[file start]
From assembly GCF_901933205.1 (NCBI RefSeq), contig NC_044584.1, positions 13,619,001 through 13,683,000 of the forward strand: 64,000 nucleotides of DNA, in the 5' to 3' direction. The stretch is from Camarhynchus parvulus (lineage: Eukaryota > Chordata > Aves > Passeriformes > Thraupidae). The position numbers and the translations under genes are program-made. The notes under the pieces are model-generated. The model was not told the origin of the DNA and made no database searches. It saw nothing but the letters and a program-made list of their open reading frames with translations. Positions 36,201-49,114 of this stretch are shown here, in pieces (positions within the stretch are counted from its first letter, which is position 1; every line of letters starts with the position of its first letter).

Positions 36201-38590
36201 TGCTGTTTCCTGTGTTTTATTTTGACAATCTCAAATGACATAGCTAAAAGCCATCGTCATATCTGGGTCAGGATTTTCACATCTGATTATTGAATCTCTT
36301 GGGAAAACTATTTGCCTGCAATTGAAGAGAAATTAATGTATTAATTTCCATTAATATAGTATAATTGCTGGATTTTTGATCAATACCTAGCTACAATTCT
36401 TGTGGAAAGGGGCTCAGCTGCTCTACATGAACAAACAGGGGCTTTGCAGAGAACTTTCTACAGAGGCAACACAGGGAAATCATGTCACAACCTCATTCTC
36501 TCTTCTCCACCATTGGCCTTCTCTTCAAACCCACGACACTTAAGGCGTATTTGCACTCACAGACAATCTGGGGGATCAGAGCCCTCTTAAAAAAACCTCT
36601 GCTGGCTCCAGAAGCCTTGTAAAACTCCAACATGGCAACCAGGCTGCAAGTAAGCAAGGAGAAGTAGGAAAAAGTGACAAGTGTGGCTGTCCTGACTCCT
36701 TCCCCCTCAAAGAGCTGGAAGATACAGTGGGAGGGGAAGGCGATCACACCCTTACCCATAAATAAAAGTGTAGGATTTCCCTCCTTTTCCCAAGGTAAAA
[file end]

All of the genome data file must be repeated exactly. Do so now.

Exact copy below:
From assembly GCF_901933205.1 (NCBI RefSeq), contig NC_044584.1, positions 13,619,001 through 13,683,000 of the forward strand: 64,000 nucleotides of DNA, in the 5' to 3' direction. The stretch is from Camarhynchus parvulus (lineage: Eukaryota > Chordata > Aves > Passeriformes > Thraupidae). The position numbers and the translations under genes are program-made. The notes under the pieces are model-generated. The model was not told the origin of the DNA and made no database searches. It saw nothing but the letters and a program-made list of their open reading frames with translations. Positions 36,201-49,114 of this stretch are shown here, in pieces (positions within the stretch are counted from its first letter, which is position 1; every line of letters starts with the position of its first letter).

Positions 36201-38590
36201 TGCTGTTTCCTGTGTTTTATTTTGACAATCTCAAATGACATAGCTAAAAGCCATCGTCATATCTGGGTCAGGATTTTCACATCTGATTATTGAATCTCTT
36301 GGGAAAACTATTTGCCTGCAATTGAAGAGAAATTAATGTATTAATTTCCATTAATATAGTATAATTGCTGGATTTTTGATCAATACCTAGCTACAATTCT
36401 TGTGGAAAGGGGCTCAGCTGCTCTACATGAACAAACAGGGGCTTTGCAGAGAACTTTCTACAGAGGCAACACAGGGAAATCATGTCACAACCTCATTCTC
36501 TCTTCTCCACCATTGGCCTTCTCTTCAAACCCACGACACTTAAGGCGTATTTGCACTCACAGACAATCTGGGGGATCAGAGCCCTCTTAAAAAAACCTCT
36601 GCTGGCTCCAGAAGCCTTGTAAAACTCCAACATGGCAACCAGGCTGCAAGTAAGCAAGGAGAAGTAGGAAAAAGTGACAAGTGTGGCTGTCCTGACTCCT
36701 TCCCCCTCAAAGAGCTGGAAGATACAGTGGGAGGGGAAGGCGATCACACCCTTACCCATAAATAAAAGTGTAGGATTTCCCTCCTTTTCCCAAGGTAAAA